War of the Rebellion: Serial 021 Page 0041 Chapter XXVII. VICKSBURG, MISS., AND BATON ROUGE, LA.

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New Orleans, August 7, 1862

The commanding general announces to the Army of the Gulf the sad event of the death of Brigadier General Thomas Williams, commanding Second Brigade, in camp at Baton Rouge.

The victorious achievement-the repulse of the division of Major-General Breckinridge by the troops led by General Williams and the destruction of the mail-clad Arkansas by Captain Porter, of the Navy- is made sorrowful by the fall of our brave, gallant, and successful fellow-soldier.

General Williams graduated at West Point in 1837; at once joined the Fourth Artillery in Florida, where he served with distinction; was thrice breveted for gallant and meritorious services in Mexico as a member of General Scott's staff. His life was that of a soldier, devoted to his country's service. His country mourns in sympathy with his wife and children, now that country's care and precious charge.

We, his companions in arms, who had learned to love him, weep the true friend the gallant gentleman, the brave soldier, the accomplished officer the pure patriot and victorious hero, and the devoted Christian. All and more went out when Williams died. By a singular felicity the manner of his death illustrated each of these generous qualities.

The chivalric American gentleman, he gave up the vantage of the cover of the houses of the city-forming his lines in the open field- lest the women and children of his enemies should be hurt in the fight.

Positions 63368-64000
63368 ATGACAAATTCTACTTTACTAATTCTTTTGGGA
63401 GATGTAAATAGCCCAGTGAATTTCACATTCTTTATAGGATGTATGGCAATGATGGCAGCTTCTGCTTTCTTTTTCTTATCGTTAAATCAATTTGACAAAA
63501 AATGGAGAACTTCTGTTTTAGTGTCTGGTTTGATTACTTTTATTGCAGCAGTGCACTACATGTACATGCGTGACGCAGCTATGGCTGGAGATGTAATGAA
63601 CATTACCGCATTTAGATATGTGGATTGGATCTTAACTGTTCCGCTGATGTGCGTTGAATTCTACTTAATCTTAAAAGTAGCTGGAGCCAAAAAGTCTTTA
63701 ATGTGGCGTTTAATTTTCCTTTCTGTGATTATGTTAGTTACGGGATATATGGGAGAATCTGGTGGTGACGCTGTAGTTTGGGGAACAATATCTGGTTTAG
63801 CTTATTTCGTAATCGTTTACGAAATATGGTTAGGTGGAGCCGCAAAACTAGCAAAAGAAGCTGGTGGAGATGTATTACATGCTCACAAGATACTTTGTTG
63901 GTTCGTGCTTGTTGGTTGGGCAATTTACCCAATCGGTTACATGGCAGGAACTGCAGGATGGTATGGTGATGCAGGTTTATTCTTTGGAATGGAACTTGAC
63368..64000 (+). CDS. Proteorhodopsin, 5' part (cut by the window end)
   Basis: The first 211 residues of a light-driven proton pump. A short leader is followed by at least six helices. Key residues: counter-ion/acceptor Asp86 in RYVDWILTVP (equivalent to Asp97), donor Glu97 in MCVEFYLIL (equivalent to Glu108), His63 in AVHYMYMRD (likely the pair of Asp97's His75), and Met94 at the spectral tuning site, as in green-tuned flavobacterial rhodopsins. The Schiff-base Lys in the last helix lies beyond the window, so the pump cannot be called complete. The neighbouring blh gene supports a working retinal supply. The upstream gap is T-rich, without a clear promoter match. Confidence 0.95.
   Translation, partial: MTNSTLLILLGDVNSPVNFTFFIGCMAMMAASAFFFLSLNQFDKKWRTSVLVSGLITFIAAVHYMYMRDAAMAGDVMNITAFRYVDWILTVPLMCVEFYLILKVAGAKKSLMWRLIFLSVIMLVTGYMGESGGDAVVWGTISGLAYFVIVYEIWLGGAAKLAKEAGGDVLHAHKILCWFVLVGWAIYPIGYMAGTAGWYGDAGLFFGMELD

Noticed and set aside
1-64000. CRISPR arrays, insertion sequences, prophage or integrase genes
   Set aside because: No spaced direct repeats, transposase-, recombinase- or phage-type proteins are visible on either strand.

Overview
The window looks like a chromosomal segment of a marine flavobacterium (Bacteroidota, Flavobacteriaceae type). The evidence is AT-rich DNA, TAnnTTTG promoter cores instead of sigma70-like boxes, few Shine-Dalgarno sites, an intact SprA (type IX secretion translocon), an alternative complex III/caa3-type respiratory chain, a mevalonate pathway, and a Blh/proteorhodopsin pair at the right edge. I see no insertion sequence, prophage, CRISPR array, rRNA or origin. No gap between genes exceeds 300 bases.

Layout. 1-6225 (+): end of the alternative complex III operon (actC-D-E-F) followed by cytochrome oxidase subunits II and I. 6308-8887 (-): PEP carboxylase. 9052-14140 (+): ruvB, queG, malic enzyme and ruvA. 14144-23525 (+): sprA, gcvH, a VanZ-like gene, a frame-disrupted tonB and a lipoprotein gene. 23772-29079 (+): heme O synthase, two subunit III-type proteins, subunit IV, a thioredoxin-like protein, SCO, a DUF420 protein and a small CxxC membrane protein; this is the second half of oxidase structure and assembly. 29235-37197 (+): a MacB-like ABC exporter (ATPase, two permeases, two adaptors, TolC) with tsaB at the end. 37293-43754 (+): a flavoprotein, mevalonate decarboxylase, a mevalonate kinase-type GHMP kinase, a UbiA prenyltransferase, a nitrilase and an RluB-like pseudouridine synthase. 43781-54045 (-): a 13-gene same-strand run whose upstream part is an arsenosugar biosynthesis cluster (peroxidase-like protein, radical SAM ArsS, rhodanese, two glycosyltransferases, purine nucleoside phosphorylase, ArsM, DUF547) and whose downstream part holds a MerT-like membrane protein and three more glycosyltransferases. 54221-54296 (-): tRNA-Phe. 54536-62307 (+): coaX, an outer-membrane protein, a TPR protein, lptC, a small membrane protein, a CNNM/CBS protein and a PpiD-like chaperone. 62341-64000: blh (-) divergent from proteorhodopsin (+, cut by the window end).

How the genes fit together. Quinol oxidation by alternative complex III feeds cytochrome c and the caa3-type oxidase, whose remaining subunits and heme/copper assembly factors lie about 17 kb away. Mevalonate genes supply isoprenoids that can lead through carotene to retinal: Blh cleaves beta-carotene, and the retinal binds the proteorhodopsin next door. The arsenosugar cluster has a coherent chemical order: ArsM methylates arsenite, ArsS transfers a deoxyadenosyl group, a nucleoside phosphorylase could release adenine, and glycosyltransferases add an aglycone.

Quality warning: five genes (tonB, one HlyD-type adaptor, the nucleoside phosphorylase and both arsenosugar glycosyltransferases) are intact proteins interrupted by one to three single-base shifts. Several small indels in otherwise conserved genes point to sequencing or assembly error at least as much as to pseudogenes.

A good general, he had made his dispositions and prepared for battle at the break of day, when he met his foe.

A brave soldier, he received the death-shot leading his men.

A patriot hero, he was fighting the battle of his country and died is went up the cheer of victory.

A Christian, he sleeps in the hope of the blessed Redeemer.

His virtues we cannot exceed-his example we may emulate-and mourning his death, we pray "may our last end be like his."

The customary tribute of mourning will be worn by the officers in the department.

By command of Major-General Butler, commanding:


Captain and Acting Assistant Adjutant-General.



New Orleans, La., August 9, 1862

Soldiers of the Army of the Gulf:

Your successes have heretofore been substantially bloodless. Taking and holding the most important strategic and commercial positions, with the aid of the gallant Navy, by the wisdom of your combinations and the moral power of your arms, it has been left for the last few days to baptize you in blood.

The Spanish conqueror of Mexico won imperishable renown by landing in that country and burning his transport ships, to cut off all hope of retreat. You, more wise and economical, but with equal providence against retreat, sent yours home.

Organized to operate on the sea-coast, you advanced your outposts to Baton Rouge, the capital of the State of Louisiana, more than 250 miles into the interior.